RUSSIAN President Boris Yeltsin's decision Tuesday to fire Deputy Defense Minister Matvei Burlakov, widely accused of corruption, is also seen as a blow to Defense Minister Pavel Grachev - one of Mr. Burlakov's strongest supporters.
But General Grachev himself seems safe in his job for now, despite public calls for his dismissal, military analysts here say.
Burlakov, former head of the Western Group of Forces that withdrew from Eastern Germany at the end of August, was sacked ``to protect the honor of the Russian Federation's Armed Forces ... and in connection with current probes,'' in the words of Mr. Yeltsin's decree.
Burlakov has long been at the center of press reports of arms smuggling and shady business deals. Government anticorruption investigator Yuri Bodyrev was sacked in May last year, some time after presenting results of his investigation into the Western Group of Forces to Yeltsin.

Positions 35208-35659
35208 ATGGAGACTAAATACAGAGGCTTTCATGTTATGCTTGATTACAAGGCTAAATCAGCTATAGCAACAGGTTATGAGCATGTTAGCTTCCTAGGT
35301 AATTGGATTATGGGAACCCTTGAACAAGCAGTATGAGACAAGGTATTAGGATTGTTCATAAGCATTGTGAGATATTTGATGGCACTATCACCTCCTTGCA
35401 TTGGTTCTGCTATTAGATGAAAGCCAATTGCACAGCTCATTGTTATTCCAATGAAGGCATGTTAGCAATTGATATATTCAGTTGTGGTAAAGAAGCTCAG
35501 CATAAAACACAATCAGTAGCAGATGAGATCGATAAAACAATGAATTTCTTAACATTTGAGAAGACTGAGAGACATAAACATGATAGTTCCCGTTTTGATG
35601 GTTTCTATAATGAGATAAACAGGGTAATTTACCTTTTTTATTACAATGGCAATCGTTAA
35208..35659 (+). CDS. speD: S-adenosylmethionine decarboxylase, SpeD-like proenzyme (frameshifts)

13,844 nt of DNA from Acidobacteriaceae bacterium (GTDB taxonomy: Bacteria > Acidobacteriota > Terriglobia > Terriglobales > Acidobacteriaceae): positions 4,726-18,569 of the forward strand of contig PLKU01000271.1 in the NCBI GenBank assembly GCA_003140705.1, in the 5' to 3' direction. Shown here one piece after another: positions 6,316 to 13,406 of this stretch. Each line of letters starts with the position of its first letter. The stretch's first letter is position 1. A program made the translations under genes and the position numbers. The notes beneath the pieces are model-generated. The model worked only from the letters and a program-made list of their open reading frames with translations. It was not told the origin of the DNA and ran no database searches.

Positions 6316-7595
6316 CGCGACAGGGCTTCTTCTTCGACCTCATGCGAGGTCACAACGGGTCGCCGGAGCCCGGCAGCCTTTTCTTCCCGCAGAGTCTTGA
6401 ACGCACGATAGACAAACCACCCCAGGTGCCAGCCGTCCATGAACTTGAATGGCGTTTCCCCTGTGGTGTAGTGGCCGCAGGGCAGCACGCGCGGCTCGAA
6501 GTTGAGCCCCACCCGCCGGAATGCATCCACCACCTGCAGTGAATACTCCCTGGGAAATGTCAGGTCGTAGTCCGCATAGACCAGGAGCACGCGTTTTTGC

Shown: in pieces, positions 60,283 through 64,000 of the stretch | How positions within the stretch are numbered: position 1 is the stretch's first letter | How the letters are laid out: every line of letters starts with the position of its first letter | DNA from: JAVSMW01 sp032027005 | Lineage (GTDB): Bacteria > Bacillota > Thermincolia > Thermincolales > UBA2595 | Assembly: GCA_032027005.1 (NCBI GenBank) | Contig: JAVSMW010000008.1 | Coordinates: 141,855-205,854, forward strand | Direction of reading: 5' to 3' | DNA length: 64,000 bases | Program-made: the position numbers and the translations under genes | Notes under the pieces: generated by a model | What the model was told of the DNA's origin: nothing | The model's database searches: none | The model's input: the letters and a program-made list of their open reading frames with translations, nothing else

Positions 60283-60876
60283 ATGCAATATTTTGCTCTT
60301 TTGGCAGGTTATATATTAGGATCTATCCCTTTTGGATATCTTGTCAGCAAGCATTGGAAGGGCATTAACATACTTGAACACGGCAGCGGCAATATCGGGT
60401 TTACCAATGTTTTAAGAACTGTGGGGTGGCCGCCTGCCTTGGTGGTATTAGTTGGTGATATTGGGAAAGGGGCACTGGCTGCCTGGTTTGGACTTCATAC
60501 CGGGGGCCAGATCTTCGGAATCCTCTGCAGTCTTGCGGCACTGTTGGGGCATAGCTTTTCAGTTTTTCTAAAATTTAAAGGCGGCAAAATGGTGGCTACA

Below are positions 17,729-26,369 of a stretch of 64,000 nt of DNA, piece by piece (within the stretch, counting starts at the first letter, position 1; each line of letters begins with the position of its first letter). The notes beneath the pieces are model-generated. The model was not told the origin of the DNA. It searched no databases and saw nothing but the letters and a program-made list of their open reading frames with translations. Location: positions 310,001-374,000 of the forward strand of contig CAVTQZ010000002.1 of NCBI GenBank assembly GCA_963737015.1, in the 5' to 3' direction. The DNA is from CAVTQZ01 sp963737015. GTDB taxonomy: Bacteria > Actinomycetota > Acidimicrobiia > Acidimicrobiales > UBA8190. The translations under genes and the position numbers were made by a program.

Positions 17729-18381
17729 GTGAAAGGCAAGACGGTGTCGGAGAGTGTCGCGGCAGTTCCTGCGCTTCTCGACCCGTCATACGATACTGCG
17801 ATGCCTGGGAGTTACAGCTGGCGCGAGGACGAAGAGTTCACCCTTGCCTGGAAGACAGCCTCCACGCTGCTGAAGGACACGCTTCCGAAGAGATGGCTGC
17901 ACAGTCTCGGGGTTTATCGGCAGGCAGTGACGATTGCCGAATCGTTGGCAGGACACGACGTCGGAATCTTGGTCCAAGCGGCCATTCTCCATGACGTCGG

Public attention focused on the corruption when a journalist who had written extensively about reported corruption in the Western Group of Forces was killed by a briefcase bomb two weeks ago. The ensuing outcry included charges that Grachev was involved in the journalist's death, with politicians and newspapers calling for his resignation.
Yeltsin appears to have chosen Burlakov - more directly implicated in the corruption charges - as more expendable.
Burlakov's dismissal is a shot across Grachev's bows too, but makes his own dismissal less probable, according to some foreign observers. ``Grachev is unpopular in the Army, but a weak defense minister unpopular with the general staff and in the Duma [parliament], dependent on the president, may be just what Yeltsin wants,'' one Western diplomat suggested.